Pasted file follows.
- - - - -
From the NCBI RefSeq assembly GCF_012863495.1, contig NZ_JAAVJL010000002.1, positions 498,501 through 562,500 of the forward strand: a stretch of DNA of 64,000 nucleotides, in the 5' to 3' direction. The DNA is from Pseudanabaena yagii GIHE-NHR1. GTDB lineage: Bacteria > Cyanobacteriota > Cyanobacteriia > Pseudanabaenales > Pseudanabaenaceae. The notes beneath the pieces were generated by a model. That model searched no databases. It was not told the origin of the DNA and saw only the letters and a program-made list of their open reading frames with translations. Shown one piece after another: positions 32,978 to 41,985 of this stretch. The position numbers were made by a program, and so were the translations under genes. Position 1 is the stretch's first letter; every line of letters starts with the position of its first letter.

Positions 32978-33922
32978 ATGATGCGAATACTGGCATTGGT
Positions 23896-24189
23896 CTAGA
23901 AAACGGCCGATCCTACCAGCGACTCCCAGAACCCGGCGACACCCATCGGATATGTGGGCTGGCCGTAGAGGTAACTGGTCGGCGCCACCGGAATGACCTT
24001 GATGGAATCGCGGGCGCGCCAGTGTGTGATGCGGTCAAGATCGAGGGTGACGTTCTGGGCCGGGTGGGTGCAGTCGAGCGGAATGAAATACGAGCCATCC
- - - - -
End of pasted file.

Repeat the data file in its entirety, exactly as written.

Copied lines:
From the NCBI RefSeq assembly GCF_012863495.1, contig NZ_JAAVJL010000002.1, positions 498,501 through 562,500 of the forward strand: a stretch of DNA of 64,000 nucleotides, in the 5' to 3' direction. The DNA is from Pseudanabaena yagii GIHE-NHR1. GTDB lineage: Bacteria > Cyanobacteriota > Cyanobacteriia > Pseudanabaenales > Pseudanabaenaceae. The notes beneath the pieces were generated by a model. That model searched no databases. It was not told the origin of the DNA and saw only the letters and a program-made list of their open reading frames with translations. Shown one piece after another: positions 32,978 to 41,985 of this stretch. The position numbers were made by a program, and so were the translations under genes. Position 1 is the stretch's first letter; every line of letters starts with the position of its first letter.

Positions 32978-33922
32978 ATGATGCGAATACTGGCATTGGT
Positions 23896-24189
23896 CTAGA
23901 AAACGGCCGATCCTACCAGCGACTCCCAGAACCCGGCGACACCCATCGGATATGTGGGCTGGCCGTAGAGGTAACTGGTCGGCGCCACCGGAATGACCTT
24001 GATGGAATCGCGGGCGCGCCAGTGTGTGATGCGGTCAAGATCGAGGGTGACGTTCTGGGCCGGGTGGGTGCAGTCGAGCGGAATGAAATACGAGCCATCC